Global Edition

Scottish Golf to Extend Consultation Period to March AGM

4.17pm 26th October 2017 - Management Topics

Scottish Golf is to extend its period of consultation to finalise a new strategy until March next year, therefore cancelling a scheduled Special General Meeting (SGM) planned for 2 December.

Executive Chair Eleanor Cannon

Instead, the date will be used to hold an open forum to engage with golfers, clubs and stakeholders to debate the future direction for golf in Scotland, with a view to creating a collaborative set of proposals for the governing body’s Annual General Meeting in March 2018.

The SGM was scheduled to allow members to vote on key recommendations that would enable the governing body to implement a four-year strategy, by delivering much-needed investment into the game and making golf clubs – and the game as a whole – more sustainable.

Those remain the core strategic objectives, but in light of the departure of Chief Executive, Blane Dodds, and having consulted with a wide range of stakeholders in recent weeks, the Board believe the immediate priority should be securing a new leader for the organisation.

In a statement released today, the Board of Scottish Golf said: “In the interests of transparency, the December meeting will be a public event to bring some of the many private conversations that take place about the future of the game to a wider audience. It will be a conference-style event, with the opportunity for all stakeholders to attend.

“The Board is pleased that the proposed strategic plan has created wide-ranging discussion among all those who care passionately about our sport. Critical to this consultation period is listening to our members, which is why we believe the date already scheduled in the diary for the SGM should be utilised to provide a platform for debate.”

Executive Chair Eleanor Cannon met with the Board of sportscotland earlier this week and they are supportive of the modernisation of the game in Scotland. They are pleased with the objective of the organisation to be self-sustaining, removing the over-reliance on external funding.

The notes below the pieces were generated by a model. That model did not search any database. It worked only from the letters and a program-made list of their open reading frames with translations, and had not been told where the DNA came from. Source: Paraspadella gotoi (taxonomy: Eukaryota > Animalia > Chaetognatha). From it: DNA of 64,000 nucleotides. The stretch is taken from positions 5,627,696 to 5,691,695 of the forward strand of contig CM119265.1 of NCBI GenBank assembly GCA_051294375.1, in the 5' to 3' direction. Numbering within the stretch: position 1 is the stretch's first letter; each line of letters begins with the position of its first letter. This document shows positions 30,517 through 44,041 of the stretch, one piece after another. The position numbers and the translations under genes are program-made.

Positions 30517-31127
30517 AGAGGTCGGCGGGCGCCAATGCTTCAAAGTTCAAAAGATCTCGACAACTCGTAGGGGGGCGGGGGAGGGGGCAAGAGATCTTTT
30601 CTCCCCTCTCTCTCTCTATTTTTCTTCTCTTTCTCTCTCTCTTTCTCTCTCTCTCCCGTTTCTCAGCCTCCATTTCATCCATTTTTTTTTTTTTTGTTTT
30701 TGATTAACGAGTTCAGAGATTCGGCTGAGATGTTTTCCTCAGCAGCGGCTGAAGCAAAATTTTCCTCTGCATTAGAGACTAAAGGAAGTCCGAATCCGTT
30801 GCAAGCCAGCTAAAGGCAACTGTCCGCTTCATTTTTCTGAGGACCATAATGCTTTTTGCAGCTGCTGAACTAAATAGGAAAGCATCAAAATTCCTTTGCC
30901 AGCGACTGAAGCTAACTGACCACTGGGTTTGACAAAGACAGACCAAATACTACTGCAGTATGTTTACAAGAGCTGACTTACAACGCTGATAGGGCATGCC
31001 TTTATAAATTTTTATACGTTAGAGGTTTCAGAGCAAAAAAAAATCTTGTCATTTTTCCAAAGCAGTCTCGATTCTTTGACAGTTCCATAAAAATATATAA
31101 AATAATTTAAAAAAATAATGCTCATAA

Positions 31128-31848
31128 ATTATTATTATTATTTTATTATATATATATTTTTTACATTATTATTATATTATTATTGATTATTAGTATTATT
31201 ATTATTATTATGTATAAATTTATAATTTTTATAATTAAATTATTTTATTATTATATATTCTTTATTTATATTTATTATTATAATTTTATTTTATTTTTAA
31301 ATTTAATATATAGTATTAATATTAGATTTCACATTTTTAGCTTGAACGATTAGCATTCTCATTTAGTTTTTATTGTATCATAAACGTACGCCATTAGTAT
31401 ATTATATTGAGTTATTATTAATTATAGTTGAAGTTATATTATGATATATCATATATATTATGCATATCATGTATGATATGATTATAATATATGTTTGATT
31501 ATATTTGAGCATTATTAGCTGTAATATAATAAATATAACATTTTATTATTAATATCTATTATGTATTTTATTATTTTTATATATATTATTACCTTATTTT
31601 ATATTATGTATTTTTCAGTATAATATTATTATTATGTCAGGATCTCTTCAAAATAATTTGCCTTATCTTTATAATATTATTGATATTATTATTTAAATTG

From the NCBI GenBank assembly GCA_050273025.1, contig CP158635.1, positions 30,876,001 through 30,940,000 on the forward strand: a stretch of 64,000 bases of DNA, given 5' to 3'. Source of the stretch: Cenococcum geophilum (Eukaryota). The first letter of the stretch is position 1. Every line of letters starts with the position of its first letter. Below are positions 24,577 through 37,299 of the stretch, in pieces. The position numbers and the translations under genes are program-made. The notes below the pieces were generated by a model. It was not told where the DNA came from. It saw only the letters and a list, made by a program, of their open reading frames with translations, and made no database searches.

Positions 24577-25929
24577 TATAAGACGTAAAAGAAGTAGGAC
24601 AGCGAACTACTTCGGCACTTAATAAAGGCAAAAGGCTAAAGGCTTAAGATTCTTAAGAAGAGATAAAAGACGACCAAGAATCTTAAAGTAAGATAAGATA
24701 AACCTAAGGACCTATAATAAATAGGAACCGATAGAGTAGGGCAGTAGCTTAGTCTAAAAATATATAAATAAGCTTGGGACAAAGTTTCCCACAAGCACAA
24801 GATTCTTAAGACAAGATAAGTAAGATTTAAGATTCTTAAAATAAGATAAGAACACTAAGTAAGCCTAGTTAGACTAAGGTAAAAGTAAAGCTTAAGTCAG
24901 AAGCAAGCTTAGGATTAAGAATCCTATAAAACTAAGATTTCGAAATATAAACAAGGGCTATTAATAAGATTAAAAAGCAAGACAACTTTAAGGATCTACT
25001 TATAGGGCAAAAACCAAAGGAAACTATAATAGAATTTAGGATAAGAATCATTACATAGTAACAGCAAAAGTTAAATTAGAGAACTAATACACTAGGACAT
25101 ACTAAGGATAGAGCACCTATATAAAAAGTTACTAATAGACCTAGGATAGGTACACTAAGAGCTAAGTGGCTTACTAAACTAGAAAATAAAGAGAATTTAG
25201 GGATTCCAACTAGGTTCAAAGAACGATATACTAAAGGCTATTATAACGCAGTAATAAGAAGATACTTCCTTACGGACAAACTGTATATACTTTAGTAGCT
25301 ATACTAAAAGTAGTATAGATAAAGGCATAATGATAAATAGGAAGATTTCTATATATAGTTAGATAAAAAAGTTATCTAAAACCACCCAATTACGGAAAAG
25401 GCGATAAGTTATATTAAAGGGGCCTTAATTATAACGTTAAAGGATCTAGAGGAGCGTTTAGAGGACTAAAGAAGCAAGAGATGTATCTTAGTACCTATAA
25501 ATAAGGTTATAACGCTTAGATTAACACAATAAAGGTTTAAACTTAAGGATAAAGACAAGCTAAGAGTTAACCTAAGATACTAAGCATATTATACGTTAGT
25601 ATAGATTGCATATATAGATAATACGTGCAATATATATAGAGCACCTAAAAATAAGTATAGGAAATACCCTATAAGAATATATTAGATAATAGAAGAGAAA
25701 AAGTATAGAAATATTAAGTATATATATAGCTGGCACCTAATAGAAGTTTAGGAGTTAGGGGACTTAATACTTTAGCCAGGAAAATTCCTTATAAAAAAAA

Stewart Harris, sportscotland’s Chief Executive, said: “Scottish Golf made a well-constructed presentation to sportscotland’s board on Wednesday 25 October, and we are supportive of the governing body’s direction of travel, which is inherently consistent with our governance framework.

“We remain committed to working closely with Scottish Golf and supporting them in reaching their objectives of increasing self-sustainability and modernising the sport. This autumn, we received an ambitious strategic plan from the governing body and we look forward to discussing it with Scottish Golf and their stakeholders at the public event on 2 December.”

The process of appointing a new Chief Executive for Scottish Golf is already under way and the Board has been pleased by the calibre of potential candidates who have already expressed an interest. The position will be formally advertised shortly, as the Board seek to identify and appoint the best candidate as quickly as is practicably possible.

The statement from Scottish Golf continued: “It is imperative that we utilise this two-way conversation to discuss and address the very real challenges facing golf now and in the future. On that note, it should be said that the Board has decided to use the organisation’s reserves to bridge the immediate funding gap. However, this is not a long-term approach and we will seek to rebuild those reserves in the coming years.

“On 2 December, we want to engage golfers in debate and discussion on a number of subjects. These include the key trends and challenges facing golf in Scotland and the potential impact of these on club revenue and membership fees; what feedback and surveys suggest members increasingly value and demand for their membership fee; addressing our ageing demographic profile and low uptake of membership amongst young people and women; embracing digital and technology capability to enhance the experience for all golfers; reviewing governance and structure; and engaging our communities to grow club revenue.

“In light of the well-documented cut in public funding and continued decline in club membership, it is essential that we hear as many perspectives as possible as we look to address significant challenges now impacting the game in Scotland.

“This is the backdrop against which changes will be proposed to the game’s shareholders in 2018. We will do so with one objective: to secure the future for our game in the Home of Golf.”

Scottish Golf

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